First, that the regulations violate the First Amendment on the premise that they compel the group’s members to make inaccurate disclosures to customers while at the same time prohibiting members from engaging in communications that could be used to clarify or correct the required false or misleading information to customers. This in part refers to the requirement that funders assign misleading and/or false APRs to purchase transactions while being forced to use language and terminology that contradicts the contracts themselves.
Second, that APR disclosures are defined and governed at the federal level by the Truth in Lending Act and that California’s custom formulas and disclosures would only serve to confuse customers. The SBFA argues that the regulations are “preempted” by TILA.
These controversies, which have been the subject of debate for years, are not new information, but enforcement of the law is finally slated to begin in just 3 days. The complaint argues that compliance with the law may expose its members to civil and criminal liability and thus they are left with no choice but to proceed accordingly. Given the circumstances, however, there does not appear to be hard feelings about the situation.
“The SBFA enjoys a great working relationship with the DFPI and share their commitment to providing meaningful disclosures to small business owners,” said SBFA Executive Director Steve Denis when asked what this lawsuit meant.
“We recognize the challenges involved in implementing SB 1235 and appreciate the effort and transparency the DFPI provided during the regulatory process. This is a complex issue and our lawsuit reflects the comments we have made during the regulatory process. We believe there are significant issues with the regulation that not only makes it difficult for us to accurately comply, but are inconsistent, create liability, and will provide further confusion for our small business customers. Again, we appreciate the effort by the DFPI and look forward to continuing our work together as the matter is resolved.”
The actual complaint is available for download here.
The law is scheduled to go into effect on December 9th.
Don’t Count Out the Bank When it Comes to Small Business LendingNovember 21, 2022
“So ideally, the best-case scenario for a business owner is always to try and get approved by a bank, it gives them more flexibility, you’re able to build that relationship with the bank,” said Juan Caban, Managing Partner at Financial Lynx.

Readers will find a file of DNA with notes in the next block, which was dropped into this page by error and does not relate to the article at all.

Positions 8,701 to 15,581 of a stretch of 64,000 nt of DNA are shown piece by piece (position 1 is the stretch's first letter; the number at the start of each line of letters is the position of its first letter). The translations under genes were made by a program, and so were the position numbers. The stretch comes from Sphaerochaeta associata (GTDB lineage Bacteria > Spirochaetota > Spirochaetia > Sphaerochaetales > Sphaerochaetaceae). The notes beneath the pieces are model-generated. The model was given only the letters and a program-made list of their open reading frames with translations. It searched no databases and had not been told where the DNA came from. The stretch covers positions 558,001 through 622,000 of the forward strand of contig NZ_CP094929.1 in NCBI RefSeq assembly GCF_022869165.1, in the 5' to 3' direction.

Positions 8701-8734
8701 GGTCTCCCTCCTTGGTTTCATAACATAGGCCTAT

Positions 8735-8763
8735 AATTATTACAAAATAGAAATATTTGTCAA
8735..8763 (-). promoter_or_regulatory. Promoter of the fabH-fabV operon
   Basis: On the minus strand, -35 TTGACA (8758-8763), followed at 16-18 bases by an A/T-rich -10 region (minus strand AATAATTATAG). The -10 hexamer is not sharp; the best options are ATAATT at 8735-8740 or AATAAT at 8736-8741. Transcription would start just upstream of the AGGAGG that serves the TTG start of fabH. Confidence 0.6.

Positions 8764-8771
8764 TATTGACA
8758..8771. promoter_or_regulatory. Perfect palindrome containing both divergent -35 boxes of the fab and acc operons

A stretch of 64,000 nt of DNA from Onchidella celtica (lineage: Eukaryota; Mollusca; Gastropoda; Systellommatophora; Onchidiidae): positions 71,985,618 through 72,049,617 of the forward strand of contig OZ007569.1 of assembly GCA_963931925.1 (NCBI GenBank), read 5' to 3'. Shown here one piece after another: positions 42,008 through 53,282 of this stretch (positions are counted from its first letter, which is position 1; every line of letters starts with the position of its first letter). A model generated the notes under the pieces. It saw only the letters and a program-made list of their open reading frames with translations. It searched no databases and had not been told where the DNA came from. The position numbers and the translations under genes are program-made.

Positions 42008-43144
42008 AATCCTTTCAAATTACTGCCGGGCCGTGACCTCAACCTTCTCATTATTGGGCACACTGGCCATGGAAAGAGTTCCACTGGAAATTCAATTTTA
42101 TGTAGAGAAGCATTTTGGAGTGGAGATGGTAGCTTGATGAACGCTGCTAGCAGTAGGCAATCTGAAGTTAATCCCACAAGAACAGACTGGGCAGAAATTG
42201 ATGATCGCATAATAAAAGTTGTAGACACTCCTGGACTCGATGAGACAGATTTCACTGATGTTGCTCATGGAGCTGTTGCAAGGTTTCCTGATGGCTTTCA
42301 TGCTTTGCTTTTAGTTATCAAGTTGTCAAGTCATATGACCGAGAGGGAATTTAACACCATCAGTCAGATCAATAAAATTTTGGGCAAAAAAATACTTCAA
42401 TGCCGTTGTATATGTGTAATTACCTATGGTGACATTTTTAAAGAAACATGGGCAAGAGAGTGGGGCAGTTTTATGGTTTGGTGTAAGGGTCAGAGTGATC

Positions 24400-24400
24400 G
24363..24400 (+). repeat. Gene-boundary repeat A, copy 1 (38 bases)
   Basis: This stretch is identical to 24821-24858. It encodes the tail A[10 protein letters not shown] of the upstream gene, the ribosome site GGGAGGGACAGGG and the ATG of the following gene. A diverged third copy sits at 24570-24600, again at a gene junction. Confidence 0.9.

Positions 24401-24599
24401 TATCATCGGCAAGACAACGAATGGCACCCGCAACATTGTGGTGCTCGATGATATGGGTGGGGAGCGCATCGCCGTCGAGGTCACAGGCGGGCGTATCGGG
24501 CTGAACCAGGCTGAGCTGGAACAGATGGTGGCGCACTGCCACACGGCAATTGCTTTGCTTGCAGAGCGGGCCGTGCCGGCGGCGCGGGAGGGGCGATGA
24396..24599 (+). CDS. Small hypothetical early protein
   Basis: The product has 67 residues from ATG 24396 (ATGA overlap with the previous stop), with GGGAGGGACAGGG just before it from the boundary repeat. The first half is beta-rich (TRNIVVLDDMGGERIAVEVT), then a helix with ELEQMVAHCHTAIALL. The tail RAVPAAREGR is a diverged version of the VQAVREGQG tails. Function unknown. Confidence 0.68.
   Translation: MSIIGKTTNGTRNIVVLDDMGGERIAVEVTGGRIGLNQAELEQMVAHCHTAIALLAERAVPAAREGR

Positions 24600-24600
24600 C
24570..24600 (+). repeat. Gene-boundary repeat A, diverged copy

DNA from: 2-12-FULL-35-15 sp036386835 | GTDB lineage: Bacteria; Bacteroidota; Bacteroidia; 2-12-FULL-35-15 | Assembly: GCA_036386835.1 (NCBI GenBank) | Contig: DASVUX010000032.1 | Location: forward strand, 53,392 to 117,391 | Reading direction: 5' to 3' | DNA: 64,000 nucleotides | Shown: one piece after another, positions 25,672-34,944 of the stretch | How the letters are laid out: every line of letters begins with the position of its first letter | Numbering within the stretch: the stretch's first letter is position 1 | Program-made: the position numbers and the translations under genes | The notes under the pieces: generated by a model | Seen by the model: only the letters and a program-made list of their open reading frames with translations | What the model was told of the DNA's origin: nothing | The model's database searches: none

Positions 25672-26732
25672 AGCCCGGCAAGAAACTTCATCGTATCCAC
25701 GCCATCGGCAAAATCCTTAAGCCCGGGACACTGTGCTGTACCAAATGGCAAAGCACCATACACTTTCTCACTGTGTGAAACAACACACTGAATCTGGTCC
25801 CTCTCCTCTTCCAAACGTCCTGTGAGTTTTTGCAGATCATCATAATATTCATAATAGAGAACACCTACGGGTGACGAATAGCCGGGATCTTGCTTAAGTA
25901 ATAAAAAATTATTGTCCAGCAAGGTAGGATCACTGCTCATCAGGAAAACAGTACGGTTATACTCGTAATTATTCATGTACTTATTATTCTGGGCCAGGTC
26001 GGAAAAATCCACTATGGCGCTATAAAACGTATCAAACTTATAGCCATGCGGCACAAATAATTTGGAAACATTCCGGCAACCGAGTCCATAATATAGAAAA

It’s an old adage that the bank is the best option, but given their historically tough criteria and reputation for sluggishness, the feasibility has long been a question. Caban, however, said that obtaining a bank line of credit is not as daunting as it sounds. Qualifying businesses (TIB 2+ years, 700+ FICO, and favorable industry) can obtain a pre-approval in 24 hours, approval in 7-10 days, and funding in another 2-3 weeks, making the entire process last about 3-4 weeks overall, according to Caban. And brokers can earn a one-time fee of up to 5% as well, he added.
“Bankers tend to be a little old fashioned oftentimes, now some of that’s changing in how they evolve,” said Patrick Reily, co-founder at Uplinq. “We’re dealing with some really interesting progressive banks in the last five years that are thinking about ‘how do we do better and how do we change things,’ but the reality is that they tend to move more slowly.”
Reily’s company, Uplinq, empowers lenders like banks, credit unions, or other financial institutions to approve and manage risks on loans they would have otherwise declined.
“Some of the companies we work for, they’re able to increase the number of people they lend to by 5 to 15 fold,” Reily said. “Think about that. That’s a huge difference.”
Technology, it appears, is widening the approval window, which means business owners shouldn’t count out options they previously thought impossible.
Caban of Financial Lynx, echoed same, explaining that business owners should explore all potential avenues.
“We pride ourselves in knowing the trends and products in banking and can be a great asset for Brokers/ISOs,” Caban said.
“I think it’s smart always to look broadly and understand what your options are, who is best capable to serve you,” said Reily.
First Criminal Charges in MJ Capital Funding SagaSeptember 6, 2022
Criminal charges have finally been introduced to the MJ Capital Funding ponzi scheme saga. Last week, 29-year-old Pavel Ramon Ruiz Hernandez was charged by federal prosecutors with Conspiracy to Commit Wire Fraud. According to the allegations, Hernandez helped manage the operations of MJ Capital and oversaw significant fundraising efforts for the company while knowing that the business was a ponzi scheme. All told, it’s alleged that he and his co-conspirators defrauded investors out of $42 million.
MJ Capital Funding pretended to be an MCA provider but did not actually operate an MCA business, nor was the company known within the MCA industry.
Much of the investigations have focused on Johanna M. Garcia, the CEO of the company, but to date she has not been criminally charged.
If Ruiz Hernandez is convicted, he faces a maximum penalty of 20 years in prison, the DOJ states. The MJ Capital ponzi scheme is reported to have affected over 9,000 investors.